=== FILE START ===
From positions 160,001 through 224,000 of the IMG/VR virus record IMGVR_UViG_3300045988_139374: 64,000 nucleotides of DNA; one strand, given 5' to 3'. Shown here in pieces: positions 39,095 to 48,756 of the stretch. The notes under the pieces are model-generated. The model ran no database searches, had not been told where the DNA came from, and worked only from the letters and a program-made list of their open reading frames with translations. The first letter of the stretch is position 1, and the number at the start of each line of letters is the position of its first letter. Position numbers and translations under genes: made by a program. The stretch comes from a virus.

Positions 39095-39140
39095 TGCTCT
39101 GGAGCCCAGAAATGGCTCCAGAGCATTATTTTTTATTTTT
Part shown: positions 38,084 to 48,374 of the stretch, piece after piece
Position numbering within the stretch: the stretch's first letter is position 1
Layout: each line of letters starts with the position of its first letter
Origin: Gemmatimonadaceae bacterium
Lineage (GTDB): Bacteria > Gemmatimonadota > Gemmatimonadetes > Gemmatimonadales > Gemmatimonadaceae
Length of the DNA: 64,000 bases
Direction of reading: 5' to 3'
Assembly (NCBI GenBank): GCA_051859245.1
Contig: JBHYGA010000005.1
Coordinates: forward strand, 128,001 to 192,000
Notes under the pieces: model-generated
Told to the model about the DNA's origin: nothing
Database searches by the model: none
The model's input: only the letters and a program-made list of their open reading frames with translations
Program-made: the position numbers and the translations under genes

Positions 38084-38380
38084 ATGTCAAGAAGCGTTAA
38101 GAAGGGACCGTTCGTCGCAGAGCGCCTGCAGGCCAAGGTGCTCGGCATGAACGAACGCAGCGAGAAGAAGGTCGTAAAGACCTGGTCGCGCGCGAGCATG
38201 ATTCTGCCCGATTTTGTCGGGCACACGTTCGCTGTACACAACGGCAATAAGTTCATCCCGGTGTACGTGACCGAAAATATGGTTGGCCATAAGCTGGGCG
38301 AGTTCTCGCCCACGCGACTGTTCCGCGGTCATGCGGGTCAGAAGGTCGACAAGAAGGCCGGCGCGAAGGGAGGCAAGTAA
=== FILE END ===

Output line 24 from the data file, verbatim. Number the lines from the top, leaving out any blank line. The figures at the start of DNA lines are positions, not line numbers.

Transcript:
38301 AGTTCTCGCCCACGCGACTGTTCCGCGGTCATGCGGGTCAGAAGGTCGACAAGAAGGCCGGCGCGAAGGGAGGCAAGTAA